Back in 1990 [Benjamin Zotto] wrote – while in elementary school – a dog racing game called Wonderland 2. The BASIC source code and images for the game were stored on a single ProDOS formatted, soft-sectored 5.25″ floppy disk. Fast-forward thirty years to today and [Benjamin] found to his dismay that ProDOS could no longer read the floppy, giving an I/O error. Not deterred, he set about to recover the data, as documented in this Twitter thread.
The gist of the story is that the floppy disk’s surface could still be scanned with help from the aptly named Applesauce Floppy Drive Controller, which got the following visualization of the magnetic patterns on the disk surface:
This data could then be analyzed sector by sector, with the bad sectors and the cause for ProDOS flaking out with its reading attempts here marked in red.
Checking the data recovered so far confirmed that it was a ProDOS disk. It also confirmed that the sector containing the directory listing was shot. This required diving into the technical reference manual for ProDOS and its filesystem to figure out how to reconstruct the directory layout. This required figuring out the offsets and sizes of the files, assisted by knowing what was likely on the disk, and having some bits and pieces of the original volume listing still intact. This allowed for the directory volume to be rebuilt, one byte at a time.
At the end of that arduous and highly educational journey success waited, and [Benjamin] was once again able to relive his memories of 1990s BASIC and hand-drawn bitmap graphics.
47 thoughts on “Reconstructing Data From A Corrupt Apple ][ Floppy Disk”
Nice visualisation. We still have some 8″ floppies to read. This will come handy.
Wow! Cool story with a happy ending!
Last weekend I was searching in my parent’s garage for my cassette tapes of a Z80 editor/assembler/debugger I made in the same year, 1990. I found the pages where I wrote out the opcodes and their mappings, but no tapes. May have a similar problem if/when I ever find them.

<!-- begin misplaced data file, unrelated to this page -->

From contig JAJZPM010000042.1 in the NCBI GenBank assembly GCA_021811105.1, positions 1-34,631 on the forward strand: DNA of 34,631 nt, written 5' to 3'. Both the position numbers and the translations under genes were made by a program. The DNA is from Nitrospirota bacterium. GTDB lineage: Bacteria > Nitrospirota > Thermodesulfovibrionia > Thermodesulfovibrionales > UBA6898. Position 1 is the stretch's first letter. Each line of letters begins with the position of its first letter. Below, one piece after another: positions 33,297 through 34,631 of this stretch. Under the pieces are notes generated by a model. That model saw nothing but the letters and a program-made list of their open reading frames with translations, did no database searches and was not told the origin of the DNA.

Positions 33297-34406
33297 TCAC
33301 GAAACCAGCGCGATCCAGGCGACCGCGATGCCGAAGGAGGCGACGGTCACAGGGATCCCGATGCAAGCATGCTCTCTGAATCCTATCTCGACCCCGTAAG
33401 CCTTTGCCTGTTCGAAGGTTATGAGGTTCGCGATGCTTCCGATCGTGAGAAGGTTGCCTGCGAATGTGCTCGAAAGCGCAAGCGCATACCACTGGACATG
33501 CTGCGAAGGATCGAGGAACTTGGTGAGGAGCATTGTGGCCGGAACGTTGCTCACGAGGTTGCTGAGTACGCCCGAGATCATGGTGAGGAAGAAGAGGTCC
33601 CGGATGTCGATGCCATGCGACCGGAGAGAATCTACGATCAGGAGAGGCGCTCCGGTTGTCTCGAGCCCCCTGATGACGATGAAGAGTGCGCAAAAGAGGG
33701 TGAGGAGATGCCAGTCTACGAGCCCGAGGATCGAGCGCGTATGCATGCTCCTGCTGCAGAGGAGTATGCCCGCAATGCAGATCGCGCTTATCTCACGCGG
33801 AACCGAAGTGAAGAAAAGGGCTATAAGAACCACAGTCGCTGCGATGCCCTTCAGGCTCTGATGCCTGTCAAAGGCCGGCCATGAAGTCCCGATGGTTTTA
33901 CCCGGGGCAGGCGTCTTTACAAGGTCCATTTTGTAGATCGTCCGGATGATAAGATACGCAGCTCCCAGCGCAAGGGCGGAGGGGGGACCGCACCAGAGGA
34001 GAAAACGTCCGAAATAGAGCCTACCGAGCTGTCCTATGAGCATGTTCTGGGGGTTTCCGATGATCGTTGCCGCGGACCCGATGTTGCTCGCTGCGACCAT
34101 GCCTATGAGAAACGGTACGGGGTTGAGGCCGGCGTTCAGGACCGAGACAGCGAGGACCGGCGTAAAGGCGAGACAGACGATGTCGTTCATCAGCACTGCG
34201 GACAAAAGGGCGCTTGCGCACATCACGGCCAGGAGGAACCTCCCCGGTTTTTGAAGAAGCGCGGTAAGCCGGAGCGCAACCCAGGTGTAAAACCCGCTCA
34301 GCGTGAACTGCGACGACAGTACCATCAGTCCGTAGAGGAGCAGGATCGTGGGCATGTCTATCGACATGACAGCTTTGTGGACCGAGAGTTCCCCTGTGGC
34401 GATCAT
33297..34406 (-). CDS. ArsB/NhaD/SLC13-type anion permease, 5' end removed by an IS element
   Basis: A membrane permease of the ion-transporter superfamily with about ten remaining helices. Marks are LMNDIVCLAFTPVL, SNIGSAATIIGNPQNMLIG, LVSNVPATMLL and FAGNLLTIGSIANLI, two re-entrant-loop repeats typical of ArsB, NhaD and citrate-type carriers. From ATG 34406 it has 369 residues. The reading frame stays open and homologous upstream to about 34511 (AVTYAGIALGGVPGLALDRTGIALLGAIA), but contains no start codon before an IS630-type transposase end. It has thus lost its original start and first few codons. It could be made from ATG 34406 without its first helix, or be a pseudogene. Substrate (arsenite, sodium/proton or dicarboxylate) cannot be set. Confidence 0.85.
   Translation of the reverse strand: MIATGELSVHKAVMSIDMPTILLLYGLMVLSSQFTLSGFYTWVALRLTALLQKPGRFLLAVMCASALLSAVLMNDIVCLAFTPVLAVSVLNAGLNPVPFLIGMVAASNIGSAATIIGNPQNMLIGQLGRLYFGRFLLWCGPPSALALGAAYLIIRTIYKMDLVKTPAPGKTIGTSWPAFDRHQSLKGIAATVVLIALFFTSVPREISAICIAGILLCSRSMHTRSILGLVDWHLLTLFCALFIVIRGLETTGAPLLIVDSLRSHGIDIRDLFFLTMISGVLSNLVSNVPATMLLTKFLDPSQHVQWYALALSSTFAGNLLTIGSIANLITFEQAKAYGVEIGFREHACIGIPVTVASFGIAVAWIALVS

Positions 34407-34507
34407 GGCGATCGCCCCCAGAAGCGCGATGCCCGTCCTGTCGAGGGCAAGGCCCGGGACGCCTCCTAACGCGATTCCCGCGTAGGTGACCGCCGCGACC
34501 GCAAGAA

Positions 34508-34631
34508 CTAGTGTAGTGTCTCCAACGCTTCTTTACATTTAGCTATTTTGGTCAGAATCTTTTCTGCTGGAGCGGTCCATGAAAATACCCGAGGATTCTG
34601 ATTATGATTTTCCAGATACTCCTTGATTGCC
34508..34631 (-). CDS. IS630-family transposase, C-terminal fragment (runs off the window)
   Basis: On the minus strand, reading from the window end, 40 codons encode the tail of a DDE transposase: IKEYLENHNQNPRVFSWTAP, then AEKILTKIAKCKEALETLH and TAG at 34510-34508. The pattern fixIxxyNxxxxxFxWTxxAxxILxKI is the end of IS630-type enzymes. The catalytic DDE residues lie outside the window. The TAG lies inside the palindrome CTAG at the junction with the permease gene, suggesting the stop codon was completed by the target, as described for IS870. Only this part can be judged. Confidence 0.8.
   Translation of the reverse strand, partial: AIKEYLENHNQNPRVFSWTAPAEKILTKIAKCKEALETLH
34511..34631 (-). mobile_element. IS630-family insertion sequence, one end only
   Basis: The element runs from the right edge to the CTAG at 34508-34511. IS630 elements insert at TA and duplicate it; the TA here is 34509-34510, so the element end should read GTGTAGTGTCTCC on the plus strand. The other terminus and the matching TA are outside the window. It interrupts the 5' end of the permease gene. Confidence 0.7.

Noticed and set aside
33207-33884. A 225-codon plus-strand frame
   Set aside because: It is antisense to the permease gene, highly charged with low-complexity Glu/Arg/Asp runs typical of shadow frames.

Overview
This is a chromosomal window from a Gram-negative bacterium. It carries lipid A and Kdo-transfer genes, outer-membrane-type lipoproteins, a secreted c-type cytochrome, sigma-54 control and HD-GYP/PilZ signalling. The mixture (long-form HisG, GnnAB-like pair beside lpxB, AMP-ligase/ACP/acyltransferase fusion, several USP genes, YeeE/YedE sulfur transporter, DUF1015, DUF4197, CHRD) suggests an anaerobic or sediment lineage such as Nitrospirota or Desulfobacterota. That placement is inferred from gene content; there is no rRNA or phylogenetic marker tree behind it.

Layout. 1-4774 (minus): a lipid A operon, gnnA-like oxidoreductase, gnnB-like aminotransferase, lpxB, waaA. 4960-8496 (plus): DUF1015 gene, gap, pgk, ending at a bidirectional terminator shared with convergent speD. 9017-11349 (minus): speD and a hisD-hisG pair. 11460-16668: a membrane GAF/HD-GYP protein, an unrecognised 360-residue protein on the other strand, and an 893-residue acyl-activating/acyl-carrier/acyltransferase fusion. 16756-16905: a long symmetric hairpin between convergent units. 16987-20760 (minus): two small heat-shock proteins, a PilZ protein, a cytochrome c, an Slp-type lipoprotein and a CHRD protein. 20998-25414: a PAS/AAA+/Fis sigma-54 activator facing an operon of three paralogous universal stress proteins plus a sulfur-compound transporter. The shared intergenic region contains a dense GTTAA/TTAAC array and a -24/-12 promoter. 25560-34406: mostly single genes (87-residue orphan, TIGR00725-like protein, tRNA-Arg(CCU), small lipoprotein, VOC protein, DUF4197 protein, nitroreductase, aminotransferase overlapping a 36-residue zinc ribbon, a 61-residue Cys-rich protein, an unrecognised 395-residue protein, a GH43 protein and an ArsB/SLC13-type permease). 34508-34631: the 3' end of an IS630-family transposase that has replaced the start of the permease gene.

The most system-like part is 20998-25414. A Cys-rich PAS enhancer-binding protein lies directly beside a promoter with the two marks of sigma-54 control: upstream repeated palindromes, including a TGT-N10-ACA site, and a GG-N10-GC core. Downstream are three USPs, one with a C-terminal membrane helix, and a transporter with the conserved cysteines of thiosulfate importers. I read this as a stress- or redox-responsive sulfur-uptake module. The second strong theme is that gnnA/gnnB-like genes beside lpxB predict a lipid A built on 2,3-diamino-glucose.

There are a lot of older formats that become harder and harder to read/recover. For some formats, like this one, solutions exist. There are a lot of other formats (like old 8″ disks and tapes) without this luxury.
I’ve been wondering if it would be possible to make a magnetic 2d scanner that creates a high-res map of any magnetic media, regardless of the format. Software could then be written to convert those scans to disk images for various formats.
I fully expect it to be severely density limited and only work on old floppy and tape formats, but being able to have a generic hardware solution to digitize old magnetic media would be pretty useful.
I bet the GMR read heads from hard drives would be an interesting place to start for a high resolution scan. Maybe cheat the whole fast floating on air thing by using something more viscous like silicone oil. Or for thin stuff like tape mount 2 read heads at an angle on opposite sides to get a differential signal over the intersection. Perhaps the signal could be enhanced by using a magnetically permeable material like used in vertical recording write/read heads. Oh and don’t forget magneto-optics. Maybe immerse the tape/disk in olive oil and use the Kerr effect to read it with a polarized CD/DVD laser. Seems like there is lots of room for interesting exploration.
Some monopole dust would make short work of it. There’s a shop right next door at Proxima that has both N-dust *and* S-dust, if you can believe that. I know, right, what if some kid un-corks both kinds at the same time, what a mess! Anyway, that’d show you where your 1’s are. Or the 0’s, but that’s easy enough to account for.
I basically had this problem when trying to recover data from an old 14″ 5-platter disk pack. For a lot of these devices, the read heads need to literally ‘fly’ over the media, and you’re measuring the voltage induced in a coil from the change in flux (rather than reading an absolute magnetic field value). Intercepting the analog signal from the read-head and over-sampling it with modern electronics (as well as stepping it radially in/out using my own electronics) wound up being a much more effective solution than either trying to build my own magnetic scanner or getting the entire original disk drive working: http://www.chrisfenton.com/cray-1-digital-archeology/
I seem to remember standing next to a DEC PDP 11/70 disk pack head crash just after mounting in the late 70’s. I cant remember the size, though 14″ 5 platter sounds about right – it was large, they didn’t call them washing machines for nothing….
That’s something i’ve also dreamt to be able to do! I think i’ve already post a question about this idea here once or twice, without much success…
I’m thinking of being able to digitize either digital but also analog medium, like various kind of video tape formats without having to rely on finding working very old and sometimes very rare players.
Back in the day there used to be many utilities that would scan all the sectors for file blocks which contain links to preceding and following blocks. Once these are known the original directory tables can be rebuilt bar any corrupted unlinked blocks
This is really cool.
I reconstructed corrupt disks tims ago directly on an Apple II with Beagle Bros. Bag of Tricks and Nibbler.
I have had similar success using the excellent FluxEngine since I read about it here on Hackaday:
For £10 in hardware and an old 3.5″ PC floppy drive from the bits box I was able to recover a bunch of my old floppies.